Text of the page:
Happy Halloween: Scary-Strong Markets Defying the Scary-Weak Economy
In honor of Halloween, we’ll look at the horror that is the current economy, but take comfort from those real estate markets that are still strong- indeed, that defy economic malaise with an almost eerie strength.
First, let’s create the scene for a good scare (don’t worry. There’s a happy ending. You can uncover your eyes):
- Single-family homes
In a recent National Association of Realtors press release, data show the national median existing-home price for all housing types was $165,400 in September of 2011. This is down 3.5 percent from September 2010. In gauging whether this number is indicative of future real estate value or not, readers should take into account that distressed homes – foreclosures and short sales typically sold at deep discounts – accounted for 30% of sales in September (18 percent were foreclosures and 12 percent were short sales). Interestingly, this percentage is down from 31% in August and 35% in September 2010.
Existing condominium and co-op sales rose 1.8%, a seasonally adjusted annual rate of 580,000 in September from 570,000 in August, and are 5.6% above the 549,000-unit pace of one year ago. The median existing condo pricenationally was $163,800 in September of 2011, which is 1.0% below September, 2010.
The national unemployment rate is currently 9.1%.
Not as Scary as You Think
By now, likely you can hear the high pitched violin music screeching upwards as the shadow of a masked killer grows larger, moved closer… But wait! All is not lost! There are American real estate markets going strong, characters in this story that offer hope to everyone looking for signs of positive economic growth.
Scary-Strong Markets in 2011
1. Wasington DC Metro (Washington-Arlington-Alexandria)
Washington DC was one few markets American real estate markets to post year-over-year gains in median prices for single-family homes. While the unemployment rate has been creeping up in DC, the metro as a whole offers jobs in many industries that attract new residents bringing with them fresh energy, ideas, and buying power. The city also enjoyed comparatively low foreclosure activity in 2010.
- Median sales price for SFR Q2, 2010: $331.9; in Q2, 2011: $340.9
- Median sales price % change for SFR:+ 2.7%
- Units sold: Total state existing-home sales, including single-family and condo, rose 8.3 percent to a seasonally adjusted annual rate1 of 5.14 million in the first quarter from 4.75 million in the fourth quarter, and are only 0.8 percent below a 5.18 million pace during the same period in 2010.
- Foreclosure activity rate in 2011: 23% versus national average of 31%
2. Boulder, CO
Also posting median price sold gains in both single-family residences and condos is Boulder, CO.
- Median sales price for SFR Q2, 2010: $352.4; in Q2, 2011: $340.9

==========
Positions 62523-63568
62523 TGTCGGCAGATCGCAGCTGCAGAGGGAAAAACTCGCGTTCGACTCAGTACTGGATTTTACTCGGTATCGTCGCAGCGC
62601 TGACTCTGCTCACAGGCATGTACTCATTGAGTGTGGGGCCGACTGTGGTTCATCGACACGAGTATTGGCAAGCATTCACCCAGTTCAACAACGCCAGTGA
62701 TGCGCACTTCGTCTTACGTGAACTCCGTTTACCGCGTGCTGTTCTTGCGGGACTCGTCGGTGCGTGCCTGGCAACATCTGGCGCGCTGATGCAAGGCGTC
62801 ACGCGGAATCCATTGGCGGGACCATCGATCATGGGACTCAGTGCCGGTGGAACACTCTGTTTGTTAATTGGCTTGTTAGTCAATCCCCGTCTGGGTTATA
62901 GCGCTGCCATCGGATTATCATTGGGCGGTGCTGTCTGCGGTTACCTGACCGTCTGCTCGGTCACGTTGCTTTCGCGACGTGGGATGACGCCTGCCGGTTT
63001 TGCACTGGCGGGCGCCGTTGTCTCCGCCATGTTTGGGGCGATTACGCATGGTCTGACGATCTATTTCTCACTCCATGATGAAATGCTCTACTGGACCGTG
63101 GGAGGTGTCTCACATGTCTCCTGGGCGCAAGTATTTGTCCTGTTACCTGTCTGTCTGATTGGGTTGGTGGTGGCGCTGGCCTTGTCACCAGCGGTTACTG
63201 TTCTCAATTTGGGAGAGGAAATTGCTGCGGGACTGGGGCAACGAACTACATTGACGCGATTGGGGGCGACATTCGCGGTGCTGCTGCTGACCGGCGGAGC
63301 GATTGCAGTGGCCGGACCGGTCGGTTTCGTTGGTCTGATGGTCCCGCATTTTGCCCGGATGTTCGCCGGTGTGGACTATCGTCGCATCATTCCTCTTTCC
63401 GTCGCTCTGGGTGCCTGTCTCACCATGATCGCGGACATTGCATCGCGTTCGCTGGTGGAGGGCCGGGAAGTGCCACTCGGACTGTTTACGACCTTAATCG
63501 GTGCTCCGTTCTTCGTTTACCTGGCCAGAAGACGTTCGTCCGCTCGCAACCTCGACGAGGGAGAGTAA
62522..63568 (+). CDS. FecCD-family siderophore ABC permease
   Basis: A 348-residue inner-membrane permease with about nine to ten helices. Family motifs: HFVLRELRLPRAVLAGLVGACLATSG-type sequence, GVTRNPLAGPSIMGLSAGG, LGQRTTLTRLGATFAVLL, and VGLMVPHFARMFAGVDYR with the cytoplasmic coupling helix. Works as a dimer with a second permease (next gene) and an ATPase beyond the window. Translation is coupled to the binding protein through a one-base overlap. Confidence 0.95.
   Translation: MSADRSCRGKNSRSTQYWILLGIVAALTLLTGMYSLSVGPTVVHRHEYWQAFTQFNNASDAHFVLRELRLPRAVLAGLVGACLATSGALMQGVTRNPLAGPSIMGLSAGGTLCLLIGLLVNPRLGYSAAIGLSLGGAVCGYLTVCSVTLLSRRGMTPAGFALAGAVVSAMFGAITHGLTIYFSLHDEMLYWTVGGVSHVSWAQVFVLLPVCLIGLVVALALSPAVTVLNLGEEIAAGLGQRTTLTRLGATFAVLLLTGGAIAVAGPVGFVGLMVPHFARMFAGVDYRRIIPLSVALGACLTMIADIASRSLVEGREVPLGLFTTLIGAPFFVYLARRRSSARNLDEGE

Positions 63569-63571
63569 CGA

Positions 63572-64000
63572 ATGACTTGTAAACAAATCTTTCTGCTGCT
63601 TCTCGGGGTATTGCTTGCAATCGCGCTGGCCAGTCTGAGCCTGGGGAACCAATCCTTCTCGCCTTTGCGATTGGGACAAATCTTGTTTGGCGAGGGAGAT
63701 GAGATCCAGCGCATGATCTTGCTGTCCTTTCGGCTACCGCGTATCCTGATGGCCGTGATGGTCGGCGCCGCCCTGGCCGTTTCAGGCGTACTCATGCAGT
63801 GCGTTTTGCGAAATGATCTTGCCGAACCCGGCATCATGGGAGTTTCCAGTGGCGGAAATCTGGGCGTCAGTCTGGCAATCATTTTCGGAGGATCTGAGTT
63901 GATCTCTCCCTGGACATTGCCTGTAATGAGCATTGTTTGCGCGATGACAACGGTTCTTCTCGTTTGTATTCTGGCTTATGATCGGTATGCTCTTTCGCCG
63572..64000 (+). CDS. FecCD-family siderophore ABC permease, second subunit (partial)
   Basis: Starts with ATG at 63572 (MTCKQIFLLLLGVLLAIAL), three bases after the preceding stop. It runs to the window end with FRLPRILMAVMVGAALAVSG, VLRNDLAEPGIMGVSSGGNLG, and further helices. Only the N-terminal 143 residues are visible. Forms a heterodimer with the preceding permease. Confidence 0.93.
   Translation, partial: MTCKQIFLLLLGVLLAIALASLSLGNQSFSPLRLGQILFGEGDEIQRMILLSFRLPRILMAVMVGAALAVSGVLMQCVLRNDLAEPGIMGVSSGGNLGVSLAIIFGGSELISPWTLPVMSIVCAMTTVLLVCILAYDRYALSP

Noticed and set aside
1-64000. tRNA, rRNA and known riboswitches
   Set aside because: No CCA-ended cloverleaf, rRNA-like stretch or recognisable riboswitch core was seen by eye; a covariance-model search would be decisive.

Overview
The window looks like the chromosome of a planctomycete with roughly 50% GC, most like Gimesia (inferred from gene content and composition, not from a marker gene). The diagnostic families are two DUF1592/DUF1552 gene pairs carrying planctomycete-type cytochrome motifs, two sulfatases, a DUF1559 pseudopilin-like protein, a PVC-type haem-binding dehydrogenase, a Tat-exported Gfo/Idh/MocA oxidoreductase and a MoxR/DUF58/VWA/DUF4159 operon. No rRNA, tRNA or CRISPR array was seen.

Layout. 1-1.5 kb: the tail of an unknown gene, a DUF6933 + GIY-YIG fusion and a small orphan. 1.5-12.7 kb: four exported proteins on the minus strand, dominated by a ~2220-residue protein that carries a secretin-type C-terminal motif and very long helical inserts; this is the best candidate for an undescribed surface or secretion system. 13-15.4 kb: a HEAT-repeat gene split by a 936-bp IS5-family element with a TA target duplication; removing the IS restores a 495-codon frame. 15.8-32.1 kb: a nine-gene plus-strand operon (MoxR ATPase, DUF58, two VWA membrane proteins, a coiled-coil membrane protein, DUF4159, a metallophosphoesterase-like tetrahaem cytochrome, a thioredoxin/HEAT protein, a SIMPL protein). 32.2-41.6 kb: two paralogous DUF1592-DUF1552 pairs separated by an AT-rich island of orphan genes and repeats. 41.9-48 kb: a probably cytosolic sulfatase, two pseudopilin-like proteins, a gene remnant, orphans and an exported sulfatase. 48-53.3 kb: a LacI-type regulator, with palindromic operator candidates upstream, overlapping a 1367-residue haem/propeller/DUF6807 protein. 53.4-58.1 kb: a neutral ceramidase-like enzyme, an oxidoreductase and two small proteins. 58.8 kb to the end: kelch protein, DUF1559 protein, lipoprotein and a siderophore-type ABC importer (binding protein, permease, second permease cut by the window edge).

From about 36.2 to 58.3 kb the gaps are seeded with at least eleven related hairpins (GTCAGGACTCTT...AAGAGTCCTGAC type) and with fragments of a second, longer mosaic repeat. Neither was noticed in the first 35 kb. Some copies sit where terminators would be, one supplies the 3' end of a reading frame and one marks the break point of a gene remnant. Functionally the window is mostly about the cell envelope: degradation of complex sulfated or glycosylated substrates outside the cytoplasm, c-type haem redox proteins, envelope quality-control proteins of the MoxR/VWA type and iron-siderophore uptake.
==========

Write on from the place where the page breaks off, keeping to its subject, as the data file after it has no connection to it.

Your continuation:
- Median sales price % change for SFR: +5.1%
- Interestingly, the Boulder Metro also posted an increase in condo values. The 2011 median sales price for condos in quarter II is $224.9, a full 12.5% increase from quarter II in 2010.
- Units sold: The overall number of homes sold is a about the same as last year, but this is better news than it might seem at first since we must take into account the tax credit of last year, pushing buyers into the market. Since buyers are still showing up without the credit, Boulder’s strength shows through.
- In all of Colorado, only Boulder County Only Boulder County experienced a decline in distressed property sales year-over-year, less than 10% of total sold.
Data on metropolitan areas is sometimes too broad to get a true picture of how individual counties, cities and districts are performing overall. For instance, when we look at the San Francisco Bay Area (San Francisco-Oakland-Fremont) overall, we see scary numbers: the; median sold price is down 11.1%; the average days on the market (DOM) is up; the number of units sold total is down and the number of distressed properties has increased.
But here, to show you how well an individual micro-market might do within the overall macro market, is a small sampling of 10 cities within the San Francisco Bay Area metro. Note that high prices cannot account for the high DOM in each case, since Belvedere and Stinson Beach are both expensive and have very high median DOM numbers- over 150 days on the market in each case; but on the other end, Los Altos, Palo Alto and Piedmont all list high median numbers, but their median DOM numbers are astoundingly low: between 14 and 18 days!
© ZipRealty 2011
So go forth to your trick-or-treating fun this Halloween with this lesson in mind: Yes, the economy makes for scary times right now, but real estate is hardly dead and buried.